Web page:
By John Palmer
Engaging the workforce in a healthcare community, empowering leadership, and ensuring that quality patient care is at the forefront of your organization’s priorities are the keys to efficient transformational change.
That’s the conclusion of a new report released by Press Ganey, an organization devoted to helping healthcare providers understand and improve the entire patient experience by offering enterprise transformation solutions and advice to thousands of organizations worldwide.
Released in March, the 2019 Strategic Insights Report reinforces the idea that the bold, systemic change needed to drive true transformation must come from top administration, and all teams underneath these leaders must understand their role in the journey.
“With seismic changes being driven by value-based payment models, mergers and acquisitions, and consumer-driven demands, the expectations to deliver care that meets patients’ needs has never been greater,” wrote Patrick T. Ryan, executive chair of Press Ganey, in the report. “Meeting the needs of patients and creating a purpose-driven workforce requires a commitment by senior leaders to work across hierarchical and functional boundaries toward an aligned culture of excellence.”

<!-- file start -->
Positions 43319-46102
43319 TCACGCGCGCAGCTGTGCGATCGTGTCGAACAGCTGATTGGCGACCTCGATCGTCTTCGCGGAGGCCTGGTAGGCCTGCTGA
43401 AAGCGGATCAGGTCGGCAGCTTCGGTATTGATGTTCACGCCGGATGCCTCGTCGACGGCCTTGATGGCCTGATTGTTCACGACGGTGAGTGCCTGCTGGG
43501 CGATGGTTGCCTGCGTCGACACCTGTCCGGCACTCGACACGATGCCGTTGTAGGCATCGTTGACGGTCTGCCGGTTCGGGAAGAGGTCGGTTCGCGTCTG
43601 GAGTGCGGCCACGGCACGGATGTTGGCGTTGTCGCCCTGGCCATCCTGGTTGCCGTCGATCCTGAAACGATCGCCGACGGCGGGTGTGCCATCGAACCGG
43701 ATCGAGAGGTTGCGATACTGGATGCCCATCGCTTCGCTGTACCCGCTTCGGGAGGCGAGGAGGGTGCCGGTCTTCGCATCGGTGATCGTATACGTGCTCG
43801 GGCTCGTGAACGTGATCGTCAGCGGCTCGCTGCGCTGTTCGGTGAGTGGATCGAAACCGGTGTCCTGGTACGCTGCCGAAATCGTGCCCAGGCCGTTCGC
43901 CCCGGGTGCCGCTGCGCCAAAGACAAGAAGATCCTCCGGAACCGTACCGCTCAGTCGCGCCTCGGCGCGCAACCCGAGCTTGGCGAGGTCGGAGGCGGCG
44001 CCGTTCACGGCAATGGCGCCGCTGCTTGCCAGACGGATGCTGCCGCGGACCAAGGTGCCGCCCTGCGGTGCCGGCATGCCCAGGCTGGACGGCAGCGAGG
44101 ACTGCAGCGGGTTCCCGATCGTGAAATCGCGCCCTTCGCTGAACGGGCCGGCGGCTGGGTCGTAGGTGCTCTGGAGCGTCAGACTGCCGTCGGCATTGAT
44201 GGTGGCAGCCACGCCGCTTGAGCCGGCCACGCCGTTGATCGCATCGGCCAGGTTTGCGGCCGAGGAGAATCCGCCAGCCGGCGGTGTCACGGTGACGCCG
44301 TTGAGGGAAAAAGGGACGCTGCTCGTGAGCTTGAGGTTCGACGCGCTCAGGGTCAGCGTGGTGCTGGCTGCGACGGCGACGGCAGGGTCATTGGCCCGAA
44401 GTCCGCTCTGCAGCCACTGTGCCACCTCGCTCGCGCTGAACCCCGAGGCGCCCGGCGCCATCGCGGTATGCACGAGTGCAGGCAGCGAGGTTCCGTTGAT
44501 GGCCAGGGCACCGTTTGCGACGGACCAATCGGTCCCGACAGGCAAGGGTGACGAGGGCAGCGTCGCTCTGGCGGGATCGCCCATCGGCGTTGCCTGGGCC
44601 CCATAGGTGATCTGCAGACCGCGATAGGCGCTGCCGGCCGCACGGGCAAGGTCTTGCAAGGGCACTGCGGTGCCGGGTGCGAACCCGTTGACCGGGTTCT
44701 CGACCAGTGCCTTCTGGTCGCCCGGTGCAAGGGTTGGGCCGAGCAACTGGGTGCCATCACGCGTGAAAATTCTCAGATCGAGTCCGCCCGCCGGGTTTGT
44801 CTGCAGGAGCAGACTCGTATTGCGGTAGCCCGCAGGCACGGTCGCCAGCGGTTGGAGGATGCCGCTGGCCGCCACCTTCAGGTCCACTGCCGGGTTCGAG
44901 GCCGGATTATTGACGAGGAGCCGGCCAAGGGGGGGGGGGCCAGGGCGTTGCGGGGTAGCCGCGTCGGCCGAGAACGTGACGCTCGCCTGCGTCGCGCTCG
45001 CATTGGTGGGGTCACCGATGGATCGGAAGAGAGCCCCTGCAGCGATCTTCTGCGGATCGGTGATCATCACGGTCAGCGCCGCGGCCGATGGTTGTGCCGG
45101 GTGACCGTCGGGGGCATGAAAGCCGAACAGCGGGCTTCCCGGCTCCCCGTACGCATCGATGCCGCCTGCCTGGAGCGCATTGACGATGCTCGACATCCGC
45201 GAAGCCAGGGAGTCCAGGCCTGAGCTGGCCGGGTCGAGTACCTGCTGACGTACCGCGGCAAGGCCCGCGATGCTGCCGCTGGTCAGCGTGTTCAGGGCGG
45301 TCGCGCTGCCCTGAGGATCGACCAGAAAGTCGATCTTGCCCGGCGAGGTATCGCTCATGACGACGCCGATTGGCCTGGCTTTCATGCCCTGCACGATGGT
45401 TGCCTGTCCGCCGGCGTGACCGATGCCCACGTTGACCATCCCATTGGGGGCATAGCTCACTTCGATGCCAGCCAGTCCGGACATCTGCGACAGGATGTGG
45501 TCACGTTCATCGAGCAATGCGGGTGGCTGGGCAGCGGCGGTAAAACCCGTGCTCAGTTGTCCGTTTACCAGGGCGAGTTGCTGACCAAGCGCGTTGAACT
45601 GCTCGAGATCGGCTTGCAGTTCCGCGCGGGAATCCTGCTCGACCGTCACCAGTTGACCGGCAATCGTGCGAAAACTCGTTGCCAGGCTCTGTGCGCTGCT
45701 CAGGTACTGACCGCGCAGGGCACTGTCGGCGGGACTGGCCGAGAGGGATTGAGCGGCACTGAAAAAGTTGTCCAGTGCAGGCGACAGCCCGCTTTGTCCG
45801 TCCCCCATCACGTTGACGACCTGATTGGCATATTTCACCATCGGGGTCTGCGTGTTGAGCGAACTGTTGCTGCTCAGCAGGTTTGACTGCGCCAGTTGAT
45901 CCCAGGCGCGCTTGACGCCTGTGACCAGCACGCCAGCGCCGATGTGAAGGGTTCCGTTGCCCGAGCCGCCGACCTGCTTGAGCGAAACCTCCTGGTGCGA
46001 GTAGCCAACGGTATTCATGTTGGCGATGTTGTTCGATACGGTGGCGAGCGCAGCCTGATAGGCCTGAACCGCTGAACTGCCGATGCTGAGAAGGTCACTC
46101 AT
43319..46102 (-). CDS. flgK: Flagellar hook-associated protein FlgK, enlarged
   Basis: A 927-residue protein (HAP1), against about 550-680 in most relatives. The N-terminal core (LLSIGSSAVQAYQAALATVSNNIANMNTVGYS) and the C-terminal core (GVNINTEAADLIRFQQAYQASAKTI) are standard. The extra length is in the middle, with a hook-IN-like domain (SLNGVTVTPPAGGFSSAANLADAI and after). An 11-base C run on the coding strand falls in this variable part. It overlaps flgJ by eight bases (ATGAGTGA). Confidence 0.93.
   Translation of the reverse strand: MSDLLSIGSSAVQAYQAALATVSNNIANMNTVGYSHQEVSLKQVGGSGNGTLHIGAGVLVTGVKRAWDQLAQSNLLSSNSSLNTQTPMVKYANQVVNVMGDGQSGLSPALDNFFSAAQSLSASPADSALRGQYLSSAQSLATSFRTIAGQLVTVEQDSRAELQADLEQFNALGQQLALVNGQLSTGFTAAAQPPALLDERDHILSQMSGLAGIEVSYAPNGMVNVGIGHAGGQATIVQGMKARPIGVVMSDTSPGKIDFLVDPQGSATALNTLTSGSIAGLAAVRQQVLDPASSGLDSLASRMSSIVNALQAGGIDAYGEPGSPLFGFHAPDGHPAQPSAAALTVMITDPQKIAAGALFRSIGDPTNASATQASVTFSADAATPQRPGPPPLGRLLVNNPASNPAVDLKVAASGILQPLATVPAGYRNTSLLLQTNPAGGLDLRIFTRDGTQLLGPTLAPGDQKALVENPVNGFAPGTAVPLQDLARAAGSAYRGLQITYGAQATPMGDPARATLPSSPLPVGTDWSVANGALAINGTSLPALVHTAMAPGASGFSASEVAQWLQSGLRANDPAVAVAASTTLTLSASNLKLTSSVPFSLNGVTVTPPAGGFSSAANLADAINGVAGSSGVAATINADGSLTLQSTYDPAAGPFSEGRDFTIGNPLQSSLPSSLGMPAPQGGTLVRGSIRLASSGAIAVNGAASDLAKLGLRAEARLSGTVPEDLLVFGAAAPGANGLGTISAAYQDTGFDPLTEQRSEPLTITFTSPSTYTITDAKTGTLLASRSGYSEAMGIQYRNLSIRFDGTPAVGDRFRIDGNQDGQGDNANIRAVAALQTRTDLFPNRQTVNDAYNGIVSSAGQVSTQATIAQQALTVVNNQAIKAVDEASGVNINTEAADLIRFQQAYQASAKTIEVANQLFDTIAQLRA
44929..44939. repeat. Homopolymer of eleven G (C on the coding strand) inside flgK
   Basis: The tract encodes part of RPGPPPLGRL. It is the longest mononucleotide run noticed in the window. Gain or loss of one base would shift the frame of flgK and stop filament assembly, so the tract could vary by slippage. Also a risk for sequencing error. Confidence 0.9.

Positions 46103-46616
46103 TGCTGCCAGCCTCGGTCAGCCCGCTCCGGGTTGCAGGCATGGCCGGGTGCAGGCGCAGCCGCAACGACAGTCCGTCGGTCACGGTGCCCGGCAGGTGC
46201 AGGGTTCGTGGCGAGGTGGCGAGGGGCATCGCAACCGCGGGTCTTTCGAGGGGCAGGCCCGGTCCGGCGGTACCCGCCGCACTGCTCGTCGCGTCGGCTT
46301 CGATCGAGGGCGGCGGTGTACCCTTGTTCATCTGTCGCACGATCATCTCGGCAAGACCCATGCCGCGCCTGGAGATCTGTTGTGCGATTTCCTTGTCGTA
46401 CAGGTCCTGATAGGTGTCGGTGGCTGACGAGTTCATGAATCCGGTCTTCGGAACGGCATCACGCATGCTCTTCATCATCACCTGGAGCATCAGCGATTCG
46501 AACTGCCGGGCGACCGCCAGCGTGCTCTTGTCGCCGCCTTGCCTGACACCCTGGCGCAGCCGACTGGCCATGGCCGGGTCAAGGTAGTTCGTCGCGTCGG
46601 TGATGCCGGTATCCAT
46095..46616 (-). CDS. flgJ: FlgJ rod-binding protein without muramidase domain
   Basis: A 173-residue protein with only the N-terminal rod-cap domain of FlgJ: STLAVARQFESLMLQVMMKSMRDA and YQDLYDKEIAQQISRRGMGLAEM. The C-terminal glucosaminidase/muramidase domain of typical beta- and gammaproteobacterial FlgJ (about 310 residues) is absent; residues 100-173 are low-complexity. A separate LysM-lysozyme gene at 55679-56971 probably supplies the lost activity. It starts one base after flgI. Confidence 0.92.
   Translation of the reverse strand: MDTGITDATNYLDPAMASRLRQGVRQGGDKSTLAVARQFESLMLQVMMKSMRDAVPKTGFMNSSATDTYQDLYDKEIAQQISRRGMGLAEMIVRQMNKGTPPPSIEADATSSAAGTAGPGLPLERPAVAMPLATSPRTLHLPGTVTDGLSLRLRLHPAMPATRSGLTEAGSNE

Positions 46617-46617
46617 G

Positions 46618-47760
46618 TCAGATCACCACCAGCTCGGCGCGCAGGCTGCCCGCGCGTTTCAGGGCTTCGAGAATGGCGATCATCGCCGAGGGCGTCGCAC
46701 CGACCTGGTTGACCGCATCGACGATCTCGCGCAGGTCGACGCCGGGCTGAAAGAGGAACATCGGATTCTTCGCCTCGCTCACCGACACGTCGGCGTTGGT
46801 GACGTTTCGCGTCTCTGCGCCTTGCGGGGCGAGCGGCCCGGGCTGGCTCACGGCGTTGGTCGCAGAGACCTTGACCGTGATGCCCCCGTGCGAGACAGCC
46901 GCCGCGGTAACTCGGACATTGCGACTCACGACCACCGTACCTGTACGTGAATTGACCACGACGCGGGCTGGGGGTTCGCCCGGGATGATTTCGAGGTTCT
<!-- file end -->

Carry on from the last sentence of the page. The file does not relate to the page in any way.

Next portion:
The report focuses on the acceptance that transformation in healthcare is inevitable, and that trends such as value-driven payment models are transferring risk assumption to providers. As a result, profitability hinges on quality and efficiency, the report says, and mergers, acquisitions, and partnerships in healthcare systems are making the marketplace ever more competitive. In addition, brand loyalty is not necessarily guaranteed; to keep patients coming back, healthcare organizations have a responsibility to provide customers with performance information.